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JAMA. 1997 Jan 15;277(3):215-22.

Is there a Gulf War Syndrome? Searching for syndromes by factor analysis of symptoms.

Author information

1
Epidemiology Division, Department of Internal Medicine, University of Texas Southwestern Medical Center at Dallas, 75235-8874, USA.

Erratum in

  • JAMA 1997 Aug 6;278(5):388.

Abstract

OBJECTIVE:

To search for syndromes in Persian Gulf War veterans.

PARTICIPANTS:

Two hundred forty-nine (41%) of the 606 Gulf War veterans of the Twenty-fourth Reserve Naval Mobile Construction Battalion living in 5 southeastern states participated; 145 (58%) had retired from service, and the rest were still serving in the battalion.

DESIGN:

Participants completed a standardized survey booklet measuring the anatomical distributions or characteristics of each symptom, a booklet measuring wartime exposures, and a standard psychological personality assessment inventory. Two-stage factor analysis was used to disentangle ambiguous symptoms and identify syndromes.

MAIN OUTCOME MEASURES:

Factor analysis-derived syndromes.

RESULTS:

Of 249 participants, 175 (70%) reported having had serious health problems that most attributed to the war, and 74 (30%) reported no serious health problems. Principal factor analysis yielded 6 syndrome factors, explaining 71% of the variance. Dichotomized syndrome indicators identified the syndromes in 63 veterans (25%). Syndromes 1 ("impaired cognition," characterized by problems with attention, memory, and reasoning, as well as insomnia, depression, daytime sleepiness, and headaches), 2 ("confusion-ataxia," characterized by problems with thinking, disorientation, balance disturbances, vertigo, and impotence), and 3 ("arthro-myo-neuropathy," characterized by joint and muscle pains, muscle fatigue, difficulty lifting, and extremity paresthesias) represented strongly clustered symptoms; whereas, syndromes 4 ("phobia-apraxia"), 5 ("fever-adenopathy"), and 6 ("weakness-incontinence") involved weaker clustering and mostly overlapped syndromes 2 and 3. Veterans with syndrome 2 were 12.5 times (95% confidence interval, 3.5-44.8) more likely to be unemployed than those with no health problems. A psychological profile, found in 48.4% of those with the syndromes, differed from posttraumatic stress disorder, depression, somatoform disorder, and malingering.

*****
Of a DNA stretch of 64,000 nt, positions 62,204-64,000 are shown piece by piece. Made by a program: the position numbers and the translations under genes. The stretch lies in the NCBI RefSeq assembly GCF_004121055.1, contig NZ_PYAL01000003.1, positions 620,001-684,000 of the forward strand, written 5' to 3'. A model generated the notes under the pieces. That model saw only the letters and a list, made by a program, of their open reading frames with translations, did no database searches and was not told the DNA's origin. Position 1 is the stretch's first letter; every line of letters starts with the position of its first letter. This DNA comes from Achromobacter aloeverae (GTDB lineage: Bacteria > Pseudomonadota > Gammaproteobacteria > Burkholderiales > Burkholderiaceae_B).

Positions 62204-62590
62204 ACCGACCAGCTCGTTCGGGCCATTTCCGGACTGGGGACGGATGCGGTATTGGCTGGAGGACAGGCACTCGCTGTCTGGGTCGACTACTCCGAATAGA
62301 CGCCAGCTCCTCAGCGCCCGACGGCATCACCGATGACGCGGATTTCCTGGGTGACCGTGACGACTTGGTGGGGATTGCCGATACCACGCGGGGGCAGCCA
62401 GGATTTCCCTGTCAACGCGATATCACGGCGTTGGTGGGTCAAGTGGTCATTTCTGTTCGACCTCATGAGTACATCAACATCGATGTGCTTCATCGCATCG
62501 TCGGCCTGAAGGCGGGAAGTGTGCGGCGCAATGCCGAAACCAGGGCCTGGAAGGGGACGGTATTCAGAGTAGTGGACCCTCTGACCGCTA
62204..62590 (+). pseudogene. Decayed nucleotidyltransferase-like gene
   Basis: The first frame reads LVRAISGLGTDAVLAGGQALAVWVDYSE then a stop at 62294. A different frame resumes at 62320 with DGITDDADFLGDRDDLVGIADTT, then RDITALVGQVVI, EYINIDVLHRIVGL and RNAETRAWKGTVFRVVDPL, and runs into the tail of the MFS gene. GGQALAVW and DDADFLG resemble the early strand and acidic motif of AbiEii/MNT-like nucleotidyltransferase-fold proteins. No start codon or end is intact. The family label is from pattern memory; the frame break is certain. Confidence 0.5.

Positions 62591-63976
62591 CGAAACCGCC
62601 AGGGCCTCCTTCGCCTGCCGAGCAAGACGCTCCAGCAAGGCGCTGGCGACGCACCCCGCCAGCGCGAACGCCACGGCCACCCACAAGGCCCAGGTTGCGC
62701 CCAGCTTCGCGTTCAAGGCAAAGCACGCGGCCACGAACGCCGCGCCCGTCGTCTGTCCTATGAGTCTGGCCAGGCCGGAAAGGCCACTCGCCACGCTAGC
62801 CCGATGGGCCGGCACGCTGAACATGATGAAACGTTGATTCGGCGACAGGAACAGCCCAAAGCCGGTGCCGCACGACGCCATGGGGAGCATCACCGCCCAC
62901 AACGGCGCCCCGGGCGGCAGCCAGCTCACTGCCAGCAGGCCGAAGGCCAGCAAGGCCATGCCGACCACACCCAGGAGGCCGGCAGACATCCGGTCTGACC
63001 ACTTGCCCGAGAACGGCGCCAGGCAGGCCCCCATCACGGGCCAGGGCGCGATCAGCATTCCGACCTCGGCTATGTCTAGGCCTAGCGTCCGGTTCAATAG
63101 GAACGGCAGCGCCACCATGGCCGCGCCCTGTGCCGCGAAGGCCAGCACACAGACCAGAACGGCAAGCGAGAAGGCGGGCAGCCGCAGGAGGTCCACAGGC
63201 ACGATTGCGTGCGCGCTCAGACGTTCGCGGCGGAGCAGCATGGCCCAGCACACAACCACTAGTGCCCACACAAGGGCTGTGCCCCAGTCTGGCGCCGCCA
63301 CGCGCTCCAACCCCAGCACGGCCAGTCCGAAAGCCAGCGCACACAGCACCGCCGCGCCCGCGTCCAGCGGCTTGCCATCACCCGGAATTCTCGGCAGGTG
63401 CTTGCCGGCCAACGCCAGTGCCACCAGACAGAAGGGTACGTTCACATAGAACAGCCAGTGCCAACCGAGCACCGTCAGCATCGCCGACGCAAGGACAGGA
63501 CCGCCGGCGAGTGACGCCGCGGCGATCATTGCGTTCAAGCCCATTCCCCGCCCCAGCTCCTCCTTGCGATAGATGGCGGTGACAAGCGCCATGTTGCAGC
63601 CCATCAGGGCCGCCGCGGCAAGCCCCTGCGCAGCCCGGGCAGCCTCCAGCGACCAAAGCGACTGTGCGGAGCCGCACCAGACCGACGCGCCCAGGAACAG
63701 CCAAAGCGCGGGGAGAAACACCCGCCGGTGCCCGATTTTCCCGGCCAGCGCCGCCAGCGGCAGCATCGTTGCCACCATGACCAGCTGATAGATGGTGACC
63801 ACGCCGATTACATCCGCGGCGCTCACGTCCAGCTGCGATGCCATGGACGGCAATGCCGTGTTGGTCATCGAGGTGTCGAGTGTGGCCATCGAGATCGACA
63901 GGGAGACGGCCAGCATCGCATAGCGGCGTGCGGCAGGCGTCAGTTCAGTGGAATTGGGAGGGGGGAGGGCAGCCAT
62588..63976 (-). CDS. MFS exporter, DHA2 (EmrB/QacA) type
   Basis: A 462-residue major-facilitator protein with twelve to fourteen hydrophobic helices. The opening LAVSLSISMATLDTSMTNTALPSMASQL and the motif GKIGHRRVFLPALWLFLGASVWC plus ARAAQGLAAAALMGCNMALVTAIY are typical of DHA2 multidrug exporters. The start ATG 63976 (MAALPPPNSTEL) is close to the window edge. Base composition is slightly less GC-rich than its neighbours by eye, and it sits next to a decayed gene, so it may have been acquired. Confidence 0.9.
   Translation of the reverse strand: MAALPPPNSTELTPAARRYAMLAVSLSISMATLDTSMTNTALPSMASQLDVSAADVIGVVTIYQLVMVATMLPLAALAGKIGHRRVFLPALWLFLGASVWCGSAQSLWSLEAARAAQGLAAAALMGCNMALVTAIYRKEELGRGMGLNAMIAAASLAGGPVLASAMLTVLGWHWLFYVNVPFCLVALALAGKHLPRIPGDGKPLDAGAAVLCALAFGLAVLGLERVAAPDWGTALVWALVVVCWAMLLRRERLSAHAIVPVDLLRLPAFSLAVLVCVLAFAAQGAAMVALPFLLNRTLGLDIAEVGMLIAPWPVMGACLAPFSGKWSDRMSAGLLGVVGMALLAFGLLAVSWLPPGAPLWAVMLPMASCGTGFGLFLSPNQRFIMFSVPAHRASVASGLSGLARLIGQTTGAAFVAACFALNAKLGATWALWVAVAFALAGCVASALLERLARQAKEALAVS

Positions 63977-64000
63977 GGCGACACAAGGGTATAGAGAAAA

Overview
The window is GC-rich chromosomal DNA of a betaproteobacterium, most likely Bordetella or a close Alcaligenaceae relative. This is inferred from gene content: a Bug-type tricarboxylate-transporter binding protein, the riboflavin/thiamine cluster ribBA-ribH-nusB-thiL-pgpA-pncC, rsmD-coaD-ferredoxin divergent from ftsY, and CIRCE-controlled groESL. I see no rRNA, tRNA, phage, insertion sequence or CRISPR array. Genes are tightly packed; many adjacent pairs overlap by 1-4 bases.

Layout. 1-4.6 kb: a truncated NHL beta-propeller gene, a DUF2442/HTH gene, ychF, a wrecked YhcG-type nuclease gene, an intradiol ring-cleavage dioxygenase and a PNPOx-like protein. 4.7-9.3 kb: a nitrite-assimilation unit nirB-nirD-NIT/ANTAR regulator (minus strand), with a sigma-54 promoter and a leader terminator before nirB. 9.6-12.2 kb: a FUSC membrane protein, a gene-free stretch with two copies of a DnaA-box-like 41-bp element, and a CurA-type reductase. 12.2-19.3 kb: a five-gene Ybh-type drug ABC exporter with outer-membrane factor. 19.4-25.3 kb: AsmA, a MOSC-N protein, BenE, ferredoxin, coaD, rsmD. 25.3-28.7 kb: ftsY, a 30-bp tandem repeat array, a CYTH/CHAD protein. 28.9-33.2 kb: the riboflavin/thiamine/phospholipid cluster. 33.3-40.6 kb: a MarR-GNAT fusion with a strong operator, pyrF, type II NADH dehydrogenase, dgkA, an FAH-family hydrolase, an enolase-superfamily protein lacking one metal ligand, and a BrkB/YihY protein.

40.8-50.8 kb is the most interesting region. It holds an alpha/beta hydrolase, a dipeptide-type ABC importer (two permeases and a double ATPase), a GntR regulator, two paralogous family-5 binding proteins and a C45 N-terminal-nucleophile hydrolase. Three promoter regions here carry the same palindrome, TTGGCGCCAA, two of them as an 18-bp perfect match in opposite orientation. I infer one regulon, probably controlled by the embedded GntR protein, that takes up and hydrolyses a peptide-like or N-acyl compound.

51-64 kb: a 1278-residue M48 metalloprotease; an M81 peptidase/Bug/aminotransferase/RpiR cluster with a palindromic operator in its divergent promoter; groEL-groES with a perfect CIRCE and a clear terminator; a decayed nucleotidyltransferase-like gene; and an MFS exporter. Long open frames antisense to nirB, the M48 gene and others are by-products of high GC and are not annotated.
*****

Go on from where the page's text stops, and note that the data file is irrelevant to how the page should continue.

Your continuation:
CONCLUSION:

These findings support the hypothesis that clusters of symptoms of many Gulf War veterans represent discrete factor analysis-derived syndromes that appear to reflect a spectrum of neurologic injury involving the central, peripheral, and autonomic nervous systems.

PMID:
9005271
[Indexed for MEDLINE]

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